MIAMI — One of the first sea-level rise maps Broadway Harewood saw was a few years back, when climate activists gathered in his neighborhood to talk about how global warming would affect people in less-affluent South Florida communities.
Harewood had a realization, one that he illustrates with his hands. One hand represents the city of Miami Beach. The opposite hand, moving like the incoming tide, demonstrates how the seas will eventually rise, potentially bringing the coastline of South Florida closer to Miami's historically black neighborhoods — properties like his investments in Liberty City that sit on comparatively higher ground.
"Oh, Miami Beach is going under, the sea level is coming up," Harewood said. "So now the rich people have to find a place to live. My property is 15 feet above sea level, theirs is what? Three under?
"So OK," he said, taking on the voice of a rich developer, "let's knock down the projects, and we move in and push them out."
If there's anything more complicated than the global forces of thermal expansion, ice sheet melt and ocean circulation that contribute to worldwide sea-level rise, it might be the forces of real estate speculation and the race-based historical housing patterns that color present-day gentrification in Miami.
One of the great ironies of those historic housing patterns in Miami is that for decades under Jim Crow, laws and zoning restricted black people to parts of the urban core, an older part of the community that sits on relatively higher ground along a limestone ridge that runs like a topographic stripe down the eastern coast of South Florida. Now, many of those neighborhoods, formerly redlined by lenders and in some places bound in by a literal color wall, have an amenity not yet in the real estate listings: They're on higher ground and are less likely to flood as seas rise.
Whether it's climate change or an eye for good real estate returns, historically black communities on higher ground are increasingly in the sights of speculators and investors. Real estate investment may no longer be just about the next hot neighborhood, it may also now be about the next dry neighborhood.
"It's hideously complicated, like everything else," said Hugh Gladwin, an anthropologist at Florida International University in Miami whose specialty is using geographic information system mapping to understand large, diverse urban settings. He's beginning to see evidence that suggests climate change is now a part of the gentrification story in Miami real estate.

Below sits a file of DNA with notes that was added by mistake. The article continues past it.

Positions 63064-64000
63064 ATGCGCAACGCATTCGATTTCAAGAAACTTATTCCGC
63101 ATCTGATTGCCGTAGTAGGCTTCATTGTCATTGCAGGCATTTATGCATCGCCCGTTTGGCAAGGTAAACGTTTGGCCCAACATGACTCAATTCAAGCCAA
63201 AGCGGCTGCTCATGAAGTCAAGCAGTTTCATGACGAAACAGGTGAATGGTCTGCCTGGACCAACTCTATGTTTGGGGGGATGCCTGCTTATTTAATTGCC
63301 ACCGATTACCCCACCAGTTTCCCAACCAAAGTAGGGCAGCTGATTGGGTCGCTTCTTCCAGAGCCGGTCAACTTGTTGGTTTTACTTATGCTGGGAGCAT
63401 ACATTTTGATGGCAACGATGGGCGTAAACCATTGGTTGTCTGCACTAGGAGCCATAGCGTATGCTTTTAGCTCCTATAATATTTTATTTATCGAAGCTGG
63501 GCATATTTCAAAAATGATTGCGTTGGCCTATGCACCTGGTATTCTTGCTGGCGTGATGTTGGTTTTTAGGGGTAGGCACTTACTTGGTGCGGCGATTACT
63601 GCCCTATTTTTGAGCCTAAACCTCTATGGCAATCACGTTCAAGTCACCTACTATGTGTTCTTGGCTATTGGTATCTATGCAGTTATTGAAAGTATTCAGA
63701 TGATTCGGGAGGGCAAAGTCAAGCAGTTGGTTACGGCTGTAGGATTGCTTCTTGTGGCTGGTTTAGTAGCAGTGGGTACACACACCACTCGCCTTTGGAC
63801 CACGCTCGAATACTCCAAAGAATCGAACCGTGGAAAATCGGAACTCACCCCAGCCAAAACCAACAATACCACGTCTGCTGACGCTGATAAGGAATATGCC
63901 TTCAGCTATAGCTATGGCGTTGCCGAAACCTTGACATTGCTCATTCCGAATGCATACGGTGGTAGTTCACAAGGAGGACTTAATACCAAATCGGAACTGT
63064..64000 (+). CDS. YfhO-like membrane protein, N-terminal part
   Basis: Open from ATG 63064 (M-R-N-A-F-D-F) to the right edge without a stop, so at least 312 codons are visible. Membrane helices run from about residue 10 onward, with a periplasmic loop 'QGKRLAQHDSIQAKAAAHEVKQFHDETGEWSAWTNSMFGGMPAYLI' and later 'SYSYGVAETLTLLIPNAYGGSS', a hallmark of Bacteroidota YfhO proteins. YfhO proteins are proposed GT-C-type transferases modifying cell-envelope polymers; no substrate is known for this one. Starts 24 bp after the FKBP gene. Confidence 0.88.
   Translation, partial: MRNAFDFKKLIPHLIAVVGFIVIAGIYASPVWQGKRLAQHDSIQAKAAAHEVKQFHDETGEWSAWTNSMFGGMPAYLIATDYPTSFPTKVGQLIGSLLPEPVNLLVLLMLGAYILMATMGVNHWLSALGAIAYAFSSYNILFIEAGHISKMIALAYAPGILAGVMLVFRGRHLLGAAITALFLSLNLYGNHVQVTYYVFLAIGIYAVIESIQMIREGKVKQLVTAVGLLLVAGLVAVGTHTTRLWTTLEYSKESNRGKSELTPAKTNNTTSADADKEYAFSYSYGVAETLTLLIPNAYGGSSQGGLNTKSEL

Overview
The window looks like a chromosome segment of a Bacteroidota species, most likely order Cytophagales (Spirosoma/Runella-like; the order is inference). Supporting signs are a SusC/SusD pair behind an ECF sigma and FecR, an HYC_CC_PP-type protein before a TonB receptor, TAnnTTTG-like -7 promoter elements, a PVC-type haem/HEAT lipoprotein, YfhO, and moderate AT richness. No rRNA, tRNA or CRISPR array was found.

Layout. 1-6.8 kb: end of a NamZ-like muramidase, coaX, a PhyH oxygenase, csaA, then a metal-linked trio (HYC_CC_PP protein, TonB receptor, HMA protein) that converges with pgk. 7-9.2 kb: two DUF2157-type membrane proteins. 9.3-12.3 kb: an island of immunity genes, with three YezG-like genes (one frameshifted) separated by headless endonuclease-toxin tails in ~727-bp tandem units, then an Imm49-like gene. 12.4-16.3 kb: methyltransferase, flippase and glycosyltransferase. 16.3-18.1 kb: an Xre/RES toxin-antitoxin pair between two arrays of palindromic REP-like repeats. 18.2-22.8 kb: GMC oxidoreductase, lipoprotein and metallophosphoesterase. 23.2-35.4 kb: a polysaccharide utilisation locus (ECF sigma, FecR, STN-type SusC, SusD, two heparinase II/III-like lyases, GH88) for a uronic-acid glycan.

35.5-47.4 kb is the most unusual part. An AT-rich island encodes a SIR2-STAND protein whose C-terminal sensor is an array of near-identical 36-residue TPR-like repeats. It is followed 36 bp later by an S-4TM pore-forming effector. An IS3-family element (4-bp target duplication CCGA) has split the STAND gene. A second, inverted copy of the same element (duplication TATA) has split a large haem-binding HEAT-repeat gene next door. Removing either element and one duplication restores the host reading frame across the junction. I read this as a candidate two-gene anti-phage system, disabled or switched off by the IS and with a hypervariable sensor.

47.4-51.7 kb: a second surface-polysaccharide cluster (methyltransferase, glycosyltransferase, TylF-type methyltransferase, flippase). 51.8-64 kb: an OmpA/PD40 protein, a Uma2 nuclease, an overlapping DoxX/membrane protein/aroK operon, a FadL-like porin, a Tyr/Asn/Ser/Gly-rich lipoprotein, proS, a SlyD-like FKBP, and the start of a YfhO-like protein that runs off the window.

"The real issue is: Are people making real estate decisions based on climate change futures, rather than sort of normal speculation?" Gladwin said.
Gentrification and its troubling ironies
Jesse Keenan, a lawyer who teaches climate change adaptation at Harvard University's Graduate School of Design, thinks people are making that exact calculation. Keenan, whose family roots date to Miami's time as the Army outpost Fort Dallas, says he started seeing evidence a few years ago of investors leaving Miami Beach in search of higher ground.
Keenan, who lives in Massachusetts now, still owns a house and has an office and a parking spot in Miami Beach. He expects to publish research in the coming year that will zero in on the speculative behavior leading to gentrification in some neighborhoods. He's doing it by analyzing property transaction records, Postal Service mail-forwarding information and census track data.
He's also begun to see evidence in survey data that middle-income people are leaving Miami Beach and other places with nuisance flooding that makes it difficult to get around at high tides or insure a car. Those people will crowd out existing affordable housing, especially rentals, he said.
No one can turn a blind eye to the projections everyone uses in South Florida: 2 feet of sea-level rise by 2060.
"Everybody I know that is a small owner of real estate that isn't within the billionaire class — average middle-class, upper-middle-class Miamians who have real estate on the beach — is in the process of selling their properties and moving to the mainland," Keenan said. "Basically where the coral ridge is, just north of downtown and south of downtown, that's where anecdotally the most amount of speculative investment has been going in because historically that's been the highest ground."
Keenan's not certain, but he thinks he may have coined the term "climate gentrification." In Miami, it's the reverse of the process in many other parts of the United States, or even in the developing world, where the poorest people most vulnerable to flooding and sea-level rise often live on low ground most vulnerable to flooding.
"To be on the beach and to be on the water costs a lot more money, and the cheaper parts of town were furthest from the beach — but it just turns out that the cheapest parts of town farthest from the beach are the highest elevation, and now they're worth a lot more than they used to be," Keenan said. "That's it, it's that simple."